TAKE THE VIRTUAL TOUR OF THE DONEGAL MARATHON!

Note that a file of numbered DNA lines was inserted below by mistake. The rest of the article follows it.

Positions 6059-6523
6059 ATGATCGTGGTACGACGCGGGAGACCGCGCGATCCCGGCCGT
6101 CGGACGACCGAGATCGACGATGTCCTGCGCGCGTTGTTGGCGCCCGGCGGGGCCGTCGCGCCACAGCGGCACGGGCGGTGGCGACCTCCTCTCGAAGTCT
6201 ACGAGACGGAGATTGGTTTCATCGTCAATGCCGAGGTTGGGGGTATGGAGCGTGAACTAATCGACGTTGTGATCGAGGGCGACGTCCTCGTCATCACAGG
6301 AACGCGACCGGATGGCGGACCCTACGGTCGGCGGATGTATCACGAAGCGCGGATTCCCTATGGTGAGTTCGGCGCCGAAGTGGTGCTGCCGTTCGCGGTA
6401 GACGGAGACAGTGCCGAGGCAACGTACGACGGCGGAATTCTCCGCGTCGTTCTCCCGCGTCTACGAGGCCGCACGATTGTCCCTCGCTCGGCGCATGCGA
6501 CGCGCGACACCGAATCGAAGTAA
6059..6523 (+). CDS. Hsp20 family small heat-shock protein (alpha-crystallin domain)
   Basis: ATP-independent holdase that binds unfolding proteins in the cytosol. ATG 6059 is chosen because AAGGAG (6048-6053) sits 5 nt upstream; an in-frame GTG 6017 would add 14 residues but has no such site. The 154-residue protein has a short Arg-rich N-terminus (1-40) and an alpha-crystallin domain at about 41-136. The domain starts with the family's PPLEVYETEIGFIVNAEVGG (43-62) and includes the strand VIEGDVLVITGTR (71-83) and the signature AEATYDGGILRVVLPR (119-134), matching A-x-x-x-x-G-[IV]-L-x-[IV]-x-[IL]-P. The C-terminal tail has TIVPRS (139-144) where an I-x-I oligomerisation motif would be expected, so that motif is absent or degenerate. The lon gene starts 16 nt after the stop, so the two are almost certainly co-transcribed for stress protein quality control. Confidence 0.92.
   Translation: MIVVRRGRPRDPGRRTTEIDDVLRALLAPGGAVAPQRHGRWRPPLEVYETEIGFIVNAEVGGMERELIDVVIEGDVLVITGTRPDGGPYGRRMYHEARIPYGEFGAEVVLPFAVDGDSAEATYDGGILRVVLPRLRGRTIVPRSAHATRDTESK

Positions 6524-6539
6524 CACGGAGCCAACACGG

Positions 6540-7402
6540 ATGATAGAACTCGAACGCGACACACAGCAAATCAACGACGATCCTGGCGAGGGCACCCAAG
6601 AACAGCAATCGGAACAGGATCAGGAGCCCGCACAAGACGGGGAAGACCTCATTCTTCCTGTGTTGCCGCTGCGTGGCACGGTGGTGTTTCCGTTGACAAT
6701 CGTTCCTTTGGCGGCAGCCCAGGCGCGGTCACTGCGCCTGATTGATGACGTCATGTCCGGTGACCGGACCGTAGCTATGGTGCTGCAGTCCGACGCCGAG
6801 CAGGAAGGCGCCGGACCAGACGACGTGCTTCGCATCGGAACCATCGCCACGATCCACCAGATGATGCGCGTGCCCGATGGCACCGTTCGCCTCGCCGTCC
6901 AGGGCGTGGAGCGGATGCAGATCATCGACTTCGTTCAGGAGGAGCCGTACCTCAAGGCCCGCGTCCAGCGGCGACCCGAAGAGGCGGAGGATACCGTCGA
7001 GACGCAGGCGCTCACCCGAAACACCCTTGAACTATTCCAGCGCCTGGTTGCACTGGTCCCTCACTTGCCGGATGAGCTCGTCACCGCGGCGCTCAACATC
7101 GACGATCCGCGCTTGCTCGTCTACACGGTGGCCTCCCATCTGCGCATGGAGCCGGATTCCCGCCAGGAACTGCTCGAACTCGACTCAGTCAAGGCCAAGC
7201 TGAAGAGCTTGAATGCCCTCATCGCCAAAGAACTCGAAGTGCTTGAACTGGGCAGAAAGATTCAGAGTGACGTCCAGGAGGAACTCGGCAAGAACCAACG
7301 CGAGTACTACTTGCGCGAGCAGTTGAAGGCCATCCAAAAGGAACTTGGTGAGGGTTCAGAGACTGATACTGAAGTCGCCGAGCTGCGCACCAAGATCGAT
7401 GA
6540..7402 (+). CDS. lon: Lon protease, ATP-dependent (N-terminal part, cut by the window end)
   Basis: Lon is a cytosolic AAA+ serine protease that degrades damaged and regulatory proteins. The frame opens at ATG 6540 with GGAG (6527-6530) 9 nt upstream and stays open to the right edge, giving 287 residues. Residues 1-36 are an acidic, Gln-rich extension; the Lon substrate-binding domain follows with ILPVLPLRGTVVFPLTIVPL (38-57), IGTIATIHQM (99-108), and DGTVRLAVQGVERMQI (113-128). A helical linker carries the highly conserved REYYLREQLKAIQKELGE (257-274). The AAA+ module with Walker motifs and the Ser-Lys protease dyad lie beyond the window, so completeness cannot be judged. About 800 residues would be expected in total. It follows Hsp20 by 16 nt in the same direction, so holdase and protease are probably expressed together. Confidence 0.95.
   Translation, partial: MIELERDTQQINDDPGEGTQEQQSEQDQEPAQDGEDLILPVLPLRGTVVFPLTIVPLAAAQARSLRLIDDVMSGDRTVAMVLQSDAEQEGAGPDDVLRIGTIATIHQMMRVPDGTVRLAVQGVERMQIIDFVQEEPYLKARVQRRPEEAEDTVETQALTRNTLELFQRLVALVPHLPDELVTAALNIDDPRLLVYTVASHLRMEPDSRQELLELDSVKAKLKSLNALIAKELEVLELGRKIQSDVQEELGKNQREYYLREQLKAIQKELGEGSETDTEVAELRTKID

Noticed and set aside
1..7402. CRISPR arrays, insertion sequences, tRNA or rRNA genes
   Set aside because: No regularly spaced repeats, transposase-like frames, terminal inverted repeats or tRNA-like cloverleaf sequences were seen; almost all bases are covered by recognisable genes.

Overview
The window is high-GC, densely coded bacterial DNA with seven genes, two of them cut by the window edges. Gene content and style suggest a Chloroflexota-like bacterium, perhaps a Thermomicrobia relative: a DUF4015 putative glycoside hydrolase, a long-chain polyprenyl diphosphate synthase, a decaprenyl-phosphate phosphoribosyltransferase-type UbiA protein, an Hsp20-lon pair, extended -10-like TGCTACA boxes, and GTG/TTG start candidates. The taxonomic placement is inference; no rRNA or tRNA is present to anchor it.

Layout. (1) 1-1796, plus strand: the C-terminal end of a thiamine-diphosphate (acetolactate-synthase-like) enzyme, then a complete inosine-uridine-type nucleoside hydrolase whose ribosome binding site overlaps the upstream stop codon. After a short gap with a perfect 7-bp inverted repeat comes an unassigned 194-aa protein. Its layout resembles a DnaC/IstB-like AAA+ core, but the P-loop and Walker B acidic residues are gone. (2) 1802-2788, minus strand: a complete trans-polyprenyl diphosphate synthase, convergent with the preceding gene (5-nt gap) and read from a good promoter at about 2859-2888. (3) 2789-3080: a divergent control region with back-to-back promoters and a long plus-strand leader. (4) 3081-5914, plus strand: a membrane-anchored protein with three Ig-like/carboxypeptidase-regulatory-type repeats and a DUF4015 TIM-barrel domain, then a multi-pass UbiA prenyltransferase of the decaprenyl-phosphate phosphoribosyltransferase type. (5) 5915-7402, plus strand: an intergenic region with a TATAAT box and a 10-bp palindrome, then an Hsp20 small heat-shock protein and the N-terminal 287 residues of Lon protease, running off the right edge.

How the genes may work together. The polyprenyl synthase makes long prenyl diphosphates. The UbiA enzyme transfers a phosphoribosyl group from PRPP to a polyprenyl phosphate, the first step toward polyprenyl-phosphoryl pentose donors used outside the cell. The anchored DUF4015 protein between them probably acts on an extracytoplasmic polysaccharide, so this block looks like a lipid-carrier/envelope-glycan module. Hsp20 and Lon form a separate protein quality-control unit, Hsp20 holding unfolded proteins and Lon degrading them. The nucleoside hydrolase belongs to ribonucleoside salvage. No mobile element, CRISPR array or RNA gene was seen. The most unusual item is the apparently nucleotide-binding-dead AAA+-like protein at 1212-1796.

first_imgOrganisers are hoping the Donegal marathon will get big numbers.We’re almost there with less than two weeks left to the hugely-awaited Donegal Marathon in Letterkenny on August 24th.But what exactly is the route, where are the hills and where runners can get a drink of water.The good people organising the marathon have completed the route (not sure if by foot or car!) and have written a virtual tour for participants and spectators. The Donegal MarathonRunners will assemble at the Aura Leisure Centre and after registration is completed, we will make our way to the Starting Line.The full marathon will comprise of three loops within the course. There is a core loop that will be run once by the half marathon competitors and twice by the full marathon competitors; a loop in and around Letterkenny town that will be run once by all competitors; and a loop that will be run once by the full marathon competitors out around the Foxhall area to the west of Letterkenny.All will be explained on this virtual tour!Spectators positioned along this course can witness the participants; your family, friends and neighbours; pitting themselves against the limits of their own endurance for up to four hours or more, from one or more locations along this course. Your support on the day could provide just the encouragement needed for the competitors to realise their dream. So let’s get behind the runners and decorate the course in a sea of Donegal colours to provide a wall of encouragement and celebration.We’re at the start line, it’s almost 10.15am, we’re under starter’s orders, facing Letterkenny… and we’re off! From here, we make our way into town to the small roundabout at the bottom of Lower Main Street, turn right over to the small roundabout at Oldtown Bridge but turn left along Pearse Road. We make our way to the junction at the bottom of Rosemount, where we turn right over towards the new Dunne’s Stores’ Roundabout. We follow the Neil T Blaney Road around to the Polestar Roundabout where we circumvent the roundabout to make our way out the Ramelton Road with Mount Errigal Hotel on our left, and through Ballyraine. We continue on this road to the small roundabout at Key’s Garage, close to Arena 7, and turn left up past the Donegal Creameries Co-op, following the road around to take us past the Church of the Irish Martyrs on the left past Gortlee Tool Hire on the right and down Gortlee Hill. At the junction, we turn right and head for the small roundabout at the old Oatfield Sweet Factory site. We continue on in the direction of the Station Roundabout with Letterkenny Shopping Centre in to our left. At the roundabout, we head towards Main Street, up past An Grianan Theatre on our right, to the traffic light junction at Letterkenny Courthouse. We continue onto Main Street and follow this road through Lower Main Street back down to Grier’s roundabout.At this point, we turn left and retrace our steps towards the Oldtown Bridge and this time at the small roundabout, we cross the bridge. At the Ros Suillighe Roundabout on the other side we turn right to take us out Crieve Road, past Crievesmith Park on our left. We are now heading out into the open country. We will follow this road for three miles, passing Rockhill House on our left, until we come to Newmills Flax Mill. Here, we continue on this side of the river through Newmills with the bridge off to our right. We make our way towards Billy’s Junction at Rashedoge.Here we turn right onto the R250, and then we turn right heading back towards Letterkenny. We will follow this road passing Conwal Graveyard and then Ballymacool Park on our left, and O’Donnell Park on our right. At the Ballymacool Roundabout we continue on towards the Aura Leisure Centre, where we will either turn right and in onto the track to complete the Half Marathon; or to complete the Full Marathon, we will continue on the main road until we come to Grier’s roundabout. At Grier’s roundabout we once again turn right and over towards Oldtown to cross the bridge and once again proceed out the Rockhill road towards Newmills. At Rashedoge, we will then turn left to run the third loop which is reserved for the full marathoners. We proceed out the R250 in the Meenaroy/ Fintown direction, past the school on the right, to turn right at “Barracks”. Continue along this narrow road, past the graveyard on the right, and on to the junction at the top of Foxhall. Here we turn left and run for 200m to a’turnaround point’ before heading back down Foxhall towards the Churchill/ Fintown junction. Here we follow the R250 back towards Letterkenny to turn right into the Aura Leisure Centre and onto the Athletics track to complete our full marathon to the cheers and congratulations of our adoring supporters (well maybe not adoring, but you get the picture!!) The bad news is that only one of you will get to break the tape in each event, but together every one of you will have created history for Donegal in establishing the Donegal Marathon in the 21st Century, and will have achieved what most ‘couch potatoes’ would consider a feat of utter madness! So well done, one and all!Whether you complete the half or full marathon, you will have earned the respect and congratulations of your fellow competitors, family, friends, neighbours, and acquaintances. You can then make your way into the centre to collect your medal, Finisher’s Pack, and avail of the free massage therapy that will be on offer. Meanwhile your family and friends will be entertained at the family fun day. Here, there will be face-painting, photo booth, outdoor music and more bouncy castles than you can shake a stick at. To the friends and family we ask you to line this route, compromising of the three loops outlined, to give your support to the runners. To the residents living along this course, we wish to apologise for any inconvenience caused, but wish to emphasise the great community endeavour that goes into such an event, and ask that you support the runners in any way you can, particularly by displaying the Donegal colours from every possible vantage point. You can even leave them there for certain upcoming matches that will take place a week later! Donegal… has it all!For more details and registration check out: www.donegalmarathon.ie where you can access a copy of the map of the course in various formats.TAKE THE VIRTUAL TOUR OF THE DONEGAL MARATHON! was last modified: August 13th, 2014 by StephenShare this:Click to share on Facebook (Opens in new window)Click to share on Twitter (Opens in new window)Click to share on LinkedIn (Opens in new window)Click to share on Reddit (Opens in new window)Click to share on Pocket (Opens in new window)Click to share on Telegram (Opens in new window)Click to share on WhatsApp (Opens in new window)Click to share on Skype (Opens in new window)Click to print (Opens in new window)Tags:DONEGAL MARATHONvirtual tourlast_img read more